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People of the Land

People of the Land

Shepherdology: Understanding the Jewish obsession with shepherding

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Any avid reader of the Bible or student of early Jewish history will know that tending sheep was the choice profession of many of our nation’s progenitors.

The list includes such biblical greats as Abraham, Isaac, Jacob and Rachel. King David, too, herded goats and sheep.

In fact, as one midrash has it, what endeared Moses to G‑d as the prototypical Jewish leader was his tender way with animals.

Interestingly, in the first human conflict recorded in the Bible—between the brothers Cain and Abel—G‑d prefers the gift of the shepherd to that of the farmer.

In a similar vein, the mystics identify, as the root of the sibling rivalry that tore Jacob’s family asunder, Joseph’s deviation from the family tradition of sheepherding.

What endeared Moses to G‑d was his tender way with animals

[Before medicine and law, it appears, the honorable Jewish profession was animal herding. One could just imagine ancient parents proudly introducing their children as “my son, the shepherd” . . .]

Joseph was the black sheep in the family, as it were, choosing agriculture and commerce as a profession.

So integral was sheepherding to the identity of Jacob’s children that when they were introduced to Pharaoh—the king of a nation which deified sheep and abhorred those who handled their god—they did not hide the fact that they supervised sheep for a living. To his question (Genesis 47:3), “What is your occupation?” they replied, “Your servants are shepherds, both we and our forefathers.”

Hardly the best way to make a good impression.

What is it about sheepherding, one wonders, that made it a favored pastime and the ultimate career choice of our saintly ancestors?

People of the Land

While it’s true that for the better part of our history we have been a people in exile, it’s also true that for the entirety of our history we were a people who sought to change that status, directing our prayers as often as three times daily, and our dreams more often than that, to the homeland promised us by G‑d.

Judaism’s very first journey begins with the quest for a land, and the very first divine revelation to the very first Jew (Genesis 12:7) makes central the promise of that land.

In fact, much of four out of the five books of Moses tells the unfinished story of a people on a tumultuous journey to their promised land. And the touching scene we are left with, as we close the last of the five books, features a broken Moses on a mountaintop, hungrily overlooking the land of his dreams. Sadly, only his yearning gaze would make its way across the border into the holy land.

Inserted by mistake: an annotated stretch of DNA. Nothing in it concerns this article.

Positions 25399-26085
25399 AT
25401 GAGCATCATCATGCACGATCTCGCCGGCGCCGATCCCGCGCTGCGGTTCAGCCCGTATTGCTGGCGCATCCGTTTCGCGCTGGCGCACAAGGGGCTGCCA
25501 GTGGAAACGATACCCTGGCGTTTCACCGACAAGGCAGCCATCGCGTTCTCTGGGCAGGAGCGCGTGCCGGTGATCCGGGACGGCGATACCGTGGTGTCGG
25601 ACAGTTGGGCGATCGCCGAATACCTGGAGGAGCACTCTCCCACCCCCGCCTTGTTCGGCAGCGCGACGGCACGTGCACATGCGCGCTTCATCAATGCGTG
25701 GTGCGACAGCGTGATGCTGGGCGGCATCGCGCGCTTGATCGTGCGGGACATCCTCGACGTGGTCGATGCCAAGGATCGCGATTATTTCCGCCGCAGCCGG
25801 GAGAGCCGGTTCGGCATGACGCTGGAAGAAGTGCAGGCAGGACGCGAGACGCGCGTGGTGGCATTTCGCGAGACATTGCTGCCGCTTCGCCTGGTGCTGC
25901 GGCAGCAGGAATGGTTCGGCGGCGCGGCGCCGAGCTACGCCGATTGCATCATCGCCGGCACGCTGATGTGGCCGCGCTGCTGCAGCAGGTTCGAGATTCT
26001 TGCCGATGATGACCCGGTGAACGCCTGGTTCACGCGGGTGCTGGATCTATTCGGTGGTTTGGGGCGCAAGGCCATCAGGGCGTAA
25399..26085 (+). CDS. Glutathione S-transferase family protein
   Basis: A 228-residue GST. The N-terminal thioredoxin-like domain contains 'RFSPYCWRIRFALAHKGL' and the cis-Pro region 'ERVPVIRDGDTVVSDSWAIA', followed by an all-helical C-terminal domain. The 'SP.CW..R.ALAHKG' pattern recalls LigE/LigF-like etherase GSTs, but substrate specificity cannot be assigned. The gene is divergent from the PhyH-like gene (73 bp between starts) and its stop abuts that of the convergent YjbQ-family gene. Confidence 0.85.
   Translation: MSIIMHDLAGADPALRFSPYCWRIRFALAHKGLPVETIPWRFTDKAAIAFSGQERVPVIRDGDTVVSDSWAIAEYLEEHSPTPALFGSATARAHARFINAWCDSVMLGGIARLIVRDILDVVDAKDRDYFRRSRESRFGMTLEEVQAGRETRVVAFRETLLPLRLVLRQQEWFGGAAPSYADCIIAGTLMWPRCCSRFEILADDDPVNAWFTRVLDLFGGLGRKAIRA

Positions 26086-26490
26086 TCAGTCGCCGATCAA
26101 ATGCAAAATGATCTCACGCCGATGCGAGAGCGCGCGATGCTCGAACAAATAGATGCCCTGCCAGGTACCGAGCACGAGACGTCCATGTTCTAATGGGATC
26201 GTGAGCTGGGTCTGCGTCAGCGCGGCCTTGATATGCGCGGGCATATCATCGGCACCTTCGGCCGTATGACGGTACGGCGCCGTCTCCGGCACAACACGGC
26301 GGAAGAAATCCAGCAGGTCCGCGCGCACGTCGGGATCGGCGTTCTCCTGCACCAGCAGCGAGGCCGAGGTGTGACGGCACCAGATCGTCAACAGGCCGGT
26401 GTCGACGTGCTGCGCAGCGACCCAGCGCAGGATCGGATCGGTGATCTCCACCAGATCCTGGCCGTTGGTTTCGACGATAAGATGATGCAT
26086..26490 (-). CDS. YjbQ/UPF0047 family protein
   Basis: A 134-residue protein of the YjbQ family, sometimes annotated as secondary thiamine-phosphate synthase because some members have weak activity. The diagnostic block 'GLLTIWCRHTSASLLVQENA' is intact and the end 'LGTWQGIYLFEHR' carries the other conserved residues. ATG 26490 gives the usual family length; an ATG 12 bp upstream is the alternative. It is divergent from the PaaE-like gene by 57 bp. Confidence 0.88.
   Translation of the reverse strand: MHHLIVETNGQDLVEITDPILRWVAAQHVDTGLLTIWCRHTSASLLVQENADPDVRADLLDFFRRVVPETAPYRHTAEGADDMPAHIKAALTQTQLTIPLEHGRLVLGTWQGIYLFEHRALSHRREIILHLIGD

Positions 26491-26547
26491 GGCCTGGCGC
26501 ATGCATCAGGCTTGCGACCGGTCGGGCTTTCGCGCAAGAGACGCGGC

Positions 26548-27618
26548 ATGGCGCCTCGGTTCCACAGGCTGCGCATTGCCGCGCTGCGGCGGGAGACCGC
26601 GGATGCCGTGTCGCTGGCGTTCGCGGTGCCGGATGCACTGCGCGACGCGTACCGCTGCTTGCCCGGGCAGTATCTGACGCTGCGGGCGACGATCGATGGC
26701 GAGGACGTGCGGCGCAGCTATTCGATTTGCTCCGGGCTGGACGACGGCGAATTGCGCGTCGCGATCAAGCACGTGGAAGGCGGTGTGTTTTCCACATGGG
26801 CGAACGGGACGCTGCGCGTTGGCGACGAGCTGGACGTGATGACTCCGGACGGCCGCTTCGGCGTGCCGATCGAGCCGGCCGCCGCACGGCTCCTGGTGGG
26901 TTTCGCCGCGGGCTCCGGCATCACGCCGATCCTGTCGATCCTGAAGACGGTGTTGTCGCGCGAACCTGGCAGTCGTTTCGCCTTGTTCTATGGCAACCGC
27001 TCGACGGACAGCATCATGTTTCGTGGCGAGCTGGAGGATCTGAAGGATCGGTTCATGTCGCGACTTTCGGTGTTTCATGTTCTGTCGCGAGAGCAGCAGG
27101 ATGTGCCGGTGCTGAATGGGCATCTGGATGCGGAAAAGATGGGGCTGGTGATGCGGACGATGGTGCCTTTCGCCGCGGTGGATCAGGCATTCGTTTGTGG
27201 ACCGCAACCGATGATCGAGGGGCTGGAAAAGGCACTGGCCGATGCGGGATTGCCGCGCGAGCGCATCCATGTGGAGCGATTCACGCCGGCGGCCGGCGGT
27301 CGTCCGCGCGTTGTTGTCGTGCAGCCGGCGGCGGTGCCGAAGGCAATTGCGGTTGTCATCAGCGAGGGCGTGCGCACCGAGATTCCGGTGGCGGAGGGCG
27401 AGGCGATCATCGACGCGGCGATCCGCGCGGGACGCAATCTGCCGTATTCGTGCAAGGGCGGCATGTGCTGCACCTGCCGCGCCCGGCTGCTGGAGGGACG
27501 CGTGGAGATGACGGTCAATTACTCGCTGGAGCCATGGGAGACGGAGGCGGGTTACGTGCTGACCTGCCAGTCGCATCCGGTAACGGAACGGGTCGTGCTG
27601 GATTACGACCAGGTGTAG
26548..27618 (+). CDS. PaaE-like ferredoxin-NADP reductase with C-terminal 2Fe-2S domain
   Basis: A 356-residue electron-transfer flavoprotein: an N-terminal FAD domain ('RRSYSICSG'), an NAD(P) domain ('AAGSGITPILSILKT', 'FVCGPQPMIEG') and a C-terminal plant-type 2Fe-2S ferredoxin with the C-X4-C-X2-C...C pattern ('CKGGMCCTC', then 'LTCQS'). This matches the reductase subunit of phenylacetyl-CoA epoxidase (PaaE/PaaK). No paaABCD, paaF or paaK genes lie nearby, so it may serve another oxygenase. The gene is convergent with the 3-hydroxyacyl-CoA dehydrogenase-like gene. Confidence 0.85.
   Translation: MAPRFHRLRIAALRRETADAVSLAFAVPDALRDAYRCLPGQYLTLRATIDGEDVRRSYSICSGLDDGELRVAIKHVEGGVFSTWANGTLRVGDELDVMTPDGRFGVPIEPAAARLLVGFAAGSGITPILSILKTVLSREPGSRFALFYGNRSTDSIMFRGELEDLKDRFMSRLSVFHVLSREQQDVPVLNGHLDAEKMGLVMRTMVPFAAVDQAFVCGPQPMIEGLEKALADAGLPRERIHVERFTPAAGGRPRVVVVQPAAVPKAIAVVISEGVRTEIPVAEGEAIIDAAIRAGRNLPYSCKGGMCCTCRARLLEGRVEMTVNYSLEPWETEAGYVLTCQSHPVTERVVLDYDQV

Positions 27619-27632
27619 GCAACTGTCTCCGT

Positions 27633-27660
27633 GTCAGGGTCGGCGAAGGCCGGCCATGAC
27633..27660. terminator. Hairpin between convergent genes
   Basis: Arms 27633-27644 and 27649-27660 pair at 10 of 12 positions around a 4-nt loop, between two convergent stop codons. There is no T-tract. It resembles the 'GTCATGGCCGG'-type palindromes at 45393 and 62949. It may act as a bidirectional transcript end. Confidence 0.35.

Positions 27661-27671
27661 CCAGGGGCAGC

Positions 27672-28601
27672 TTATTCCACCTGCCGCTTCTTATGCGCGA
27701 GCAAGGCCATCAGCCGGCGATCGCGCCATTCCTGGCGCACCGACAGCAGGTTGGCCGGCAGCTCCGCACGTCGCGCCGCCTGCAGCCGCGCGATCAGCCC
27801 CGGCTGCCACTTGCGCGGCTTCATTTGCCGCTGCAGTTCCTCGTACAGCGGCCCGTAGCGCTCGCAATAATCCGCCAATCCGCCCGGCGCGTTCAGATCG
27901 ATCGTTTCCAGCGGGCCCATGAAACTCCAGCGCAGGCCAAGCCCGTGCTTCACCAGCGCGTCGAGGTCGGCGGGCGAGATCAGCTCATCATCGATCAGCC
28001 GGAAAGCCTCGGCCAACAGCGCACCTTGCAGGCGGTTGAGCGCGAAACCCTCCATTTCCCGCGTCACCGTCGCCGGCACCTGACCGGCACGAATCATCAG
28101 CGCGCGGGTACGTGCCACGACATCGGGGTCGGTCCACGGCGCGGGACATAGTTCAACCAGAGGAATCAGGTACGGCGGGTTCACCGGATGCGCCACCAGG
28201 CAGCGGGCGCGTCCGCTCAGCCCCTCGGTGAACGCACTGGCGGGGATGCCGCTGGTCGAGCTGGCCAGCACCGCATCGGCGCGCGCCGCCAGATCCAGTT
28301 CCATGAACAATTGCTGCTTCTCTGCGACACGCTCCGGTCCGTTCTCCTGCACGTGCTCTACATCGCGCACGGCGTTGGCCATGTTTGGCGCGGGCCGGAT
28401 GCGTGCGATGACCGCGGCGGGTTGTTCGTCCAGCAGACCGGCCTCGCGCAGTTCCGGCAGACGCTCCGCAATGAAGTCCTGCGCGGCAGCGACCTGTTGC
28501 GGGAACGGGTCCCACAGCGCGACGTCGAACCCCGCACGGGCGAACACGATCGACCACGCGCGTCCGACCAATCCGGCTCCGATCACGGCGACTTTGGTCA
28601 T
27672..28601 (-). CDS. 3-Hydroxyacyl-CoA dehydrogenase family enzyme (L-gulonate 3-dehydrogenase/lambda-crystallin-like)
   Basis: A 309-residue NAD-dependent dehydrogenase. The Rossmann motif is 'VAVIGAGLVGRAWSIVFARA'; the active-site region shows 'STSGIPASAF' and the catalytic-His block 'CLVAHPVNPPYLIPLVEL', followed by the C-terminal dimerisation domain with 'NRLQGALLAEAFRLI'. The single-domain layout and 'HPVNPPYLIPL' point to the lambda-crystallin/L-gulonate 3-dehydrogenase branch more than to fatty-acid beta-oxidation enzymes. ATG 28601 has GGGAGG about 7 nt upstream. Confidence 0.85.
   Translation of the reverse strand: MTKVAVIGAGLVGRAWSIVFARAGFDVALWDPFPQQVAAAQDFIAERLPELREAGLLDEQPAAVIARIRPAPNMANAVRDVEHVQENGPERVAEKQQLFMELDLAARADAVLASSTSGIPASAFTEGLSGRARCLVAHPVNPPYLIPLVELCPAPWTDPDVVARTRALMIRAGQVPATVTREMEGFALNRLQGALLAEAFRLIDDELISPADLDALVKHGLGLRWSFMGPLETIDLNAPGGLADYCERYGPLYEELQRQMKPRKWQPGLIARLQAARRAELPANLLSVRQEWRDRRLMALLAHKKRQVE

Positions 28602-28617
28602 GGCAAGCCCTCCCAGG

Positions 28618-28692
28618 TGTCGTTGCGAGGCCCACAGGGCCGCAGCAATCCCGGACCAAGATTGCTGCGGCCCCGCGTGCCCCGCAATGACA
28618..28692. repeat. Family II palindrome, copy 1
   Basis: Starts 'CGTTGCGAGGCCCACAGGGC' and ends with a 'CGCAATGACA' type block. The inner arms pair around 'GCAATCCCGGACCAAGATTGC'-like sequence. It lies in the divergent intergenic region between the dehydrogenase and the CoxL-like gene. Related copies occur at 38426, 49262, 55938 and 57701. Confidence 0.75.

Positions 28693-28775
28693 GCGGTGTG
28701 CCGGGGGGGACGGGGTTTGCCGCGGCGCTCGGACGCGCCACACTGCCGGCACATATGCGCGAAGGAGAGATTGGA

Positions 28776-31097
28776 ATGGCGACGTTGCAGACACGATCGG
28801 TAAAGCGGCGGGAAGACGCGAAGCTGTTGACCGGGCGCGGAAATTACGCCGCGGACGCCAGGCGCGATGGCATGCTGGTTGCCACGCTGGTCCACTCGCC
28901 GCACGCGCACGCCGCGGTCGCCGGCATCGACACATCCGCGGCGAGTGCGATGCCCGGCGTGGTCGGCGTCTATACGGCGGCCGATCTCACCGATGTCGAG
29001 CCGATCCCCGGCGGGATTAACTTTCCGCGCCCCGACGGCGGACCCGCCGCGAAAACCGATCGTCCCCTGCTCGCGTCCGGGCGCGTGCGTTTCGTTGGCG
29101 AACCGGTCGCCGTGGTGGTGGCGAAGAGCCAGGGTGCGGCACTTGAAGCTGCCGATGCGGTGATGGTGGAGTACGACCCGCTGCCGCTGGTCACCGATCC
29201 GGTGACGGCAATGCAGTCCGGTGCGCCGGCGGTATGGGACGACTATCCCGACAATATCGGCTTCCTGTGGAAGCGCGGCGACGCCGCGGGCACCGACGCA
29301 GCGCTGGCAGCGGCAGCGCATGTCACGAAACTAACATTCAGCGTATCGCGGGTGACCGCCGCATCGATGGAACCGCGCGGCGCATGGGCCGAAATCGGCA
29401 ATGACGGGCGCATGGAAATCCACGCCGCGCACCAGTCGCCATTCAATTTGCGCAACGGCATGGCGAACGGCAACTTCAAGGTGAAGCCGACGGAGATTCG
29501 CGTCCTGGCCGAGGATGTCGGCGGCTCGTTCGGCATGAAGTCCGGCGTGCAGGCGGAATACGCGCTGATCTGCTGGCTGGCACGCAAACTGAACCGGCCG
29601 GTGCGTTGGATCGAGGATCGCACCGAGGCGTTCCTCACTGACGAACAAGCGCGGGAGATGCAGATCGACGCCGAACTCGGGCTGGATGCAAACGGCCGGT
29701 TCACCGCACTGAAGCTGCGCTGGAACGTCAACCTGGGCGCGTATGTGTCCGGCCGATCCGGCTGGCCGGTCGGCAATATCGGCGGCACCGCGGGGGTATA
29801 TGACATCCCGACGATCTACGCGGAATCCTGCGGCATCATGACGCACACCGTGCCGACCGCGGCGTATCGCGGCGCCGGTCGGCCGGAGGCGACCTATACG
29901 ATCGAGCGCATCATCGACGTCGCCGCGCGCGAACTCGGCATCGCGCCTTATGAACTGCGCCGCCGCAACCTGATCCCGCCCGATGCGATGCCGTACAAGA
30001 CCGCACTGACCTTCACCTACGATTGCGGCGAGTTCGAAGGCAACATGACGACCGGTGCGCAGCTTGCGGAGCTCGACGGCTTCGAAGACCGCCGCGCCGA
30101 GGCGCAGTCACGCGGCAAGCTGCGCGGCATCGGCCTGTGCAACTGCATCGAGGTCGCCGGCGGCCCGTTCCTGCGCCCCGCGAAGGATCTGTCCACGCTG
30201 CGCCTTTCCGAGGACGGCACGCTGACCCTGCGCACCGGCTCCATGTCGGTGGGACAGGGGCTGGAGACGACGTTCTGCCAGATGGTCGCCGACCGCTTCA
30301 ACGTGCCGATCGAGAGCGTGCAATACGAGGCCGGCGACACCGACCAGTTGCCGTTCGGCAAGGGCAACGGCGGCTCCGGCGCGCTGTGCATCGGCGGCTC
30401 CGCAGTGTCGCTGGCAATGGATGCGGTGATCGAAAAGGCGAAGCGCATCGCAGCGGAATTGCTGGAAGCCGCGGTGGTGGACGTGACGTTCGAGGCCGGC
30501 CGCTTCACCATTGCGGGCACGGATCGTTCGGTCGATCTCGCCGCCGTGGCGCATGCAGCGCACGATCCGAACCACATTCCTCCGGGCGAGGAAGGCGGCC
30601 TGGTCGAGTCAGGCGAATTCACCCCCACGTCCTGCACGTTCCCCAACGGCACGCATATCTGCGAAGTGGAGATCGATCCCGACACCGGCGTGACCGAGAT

Judaism’s very first journey begins with the quest for a land

The message of the Torah, then, is clear: We are not only the people of a book, but also the people of a land!

This point is strongly reinforced by the curious fact that a large number of the 613 mitzvot apply only in one particular region of the world. Think about it: Shouldn’t commands of the Torah such as leaving the corners of one’s field to the poor apply wherever one happens to live?

But perhaps the geographical restrictions of these mitzvot teach us that ultimate Jewish fulfillment, from the Torah’s point of view, can be realized only when our people find themselves settled in their land.

Planting Roots

Perhaps this can explain the early Jewish fixation with herding sheep as opposed to working land. Sheepherding is a vocation that involves transportable beings, not fixed and stationary land. Thus, the shepherd retains a sense of transience and impermanence that farmers do not, due to their commitment to the land they nurture. The farmer’s fate is linked to a permanent patch of earth; that’s where his energy and destiny is invested.

Sheepherding for our forefathers and mothers, then, was not just a matter of practice but of principle, motivated by the fear of becoming tied to, and emotionally involved, with a land not their own.

Determined not to lose sight of the essential Jewish dream of a homeland, Jews throughout the ages have similarly always maintained a transitory sense of non-arrival—unfortunately, all too often, with the unsolicited help of hostile host nations—ever-conscious of the fact that they were still on a journey.

In our day and age this message is especially relevant, as we live in an unprecedented era of liberty and wealth, conditions which naturally lead to complacency and a sense of arrival.

Today, more than ever, we need to nurture the sense of yearning, imparted to us by our ancestors, for the time when the journey commenced by Abraham and Sarah “to the land that I will show you” will finally be realized.

Mr. Gennadiy Bogolubov lives with his wife, Sonya, and three children in London.
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AA Ellingham December 25, 2017

What seasons or months are not appropriate for foraging? When is it too cold or too wet for the shepherds to sleep outside at night? Reply

Cindy Greene Lenoir, March 28, 2016

I recently heard a person say that the shepherds would break the leg of a wandering sheep and carry him back into the fold.My question is this statement true ? Reply

Sarah Israel December 26, 2017
in response to Cindy Greene:

Absolutely not! This was brought up earlier in the comments as well. Judaism forbids cruelty to animals. And practically speaking that would be unnecessary, and would incur financial loss to the shepherd. I can't imagine why anyone would do or say that. Reply

Kim November 2, 2015

Dear Sarah,
Thank you for your post. I sincerely do not recall where or when i'd heard of this , supposedly , ancient practice. I do however remember that it was used in the context of a sermon. As I ponder Gods words and Gods ways, every so often this question resurfaces to the fore front of my thoughts. I'm glad to be informed that the practice of breaking the leg of a lamb if false. Blessings to you and your family.
Kim

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Sarah October 31, 2015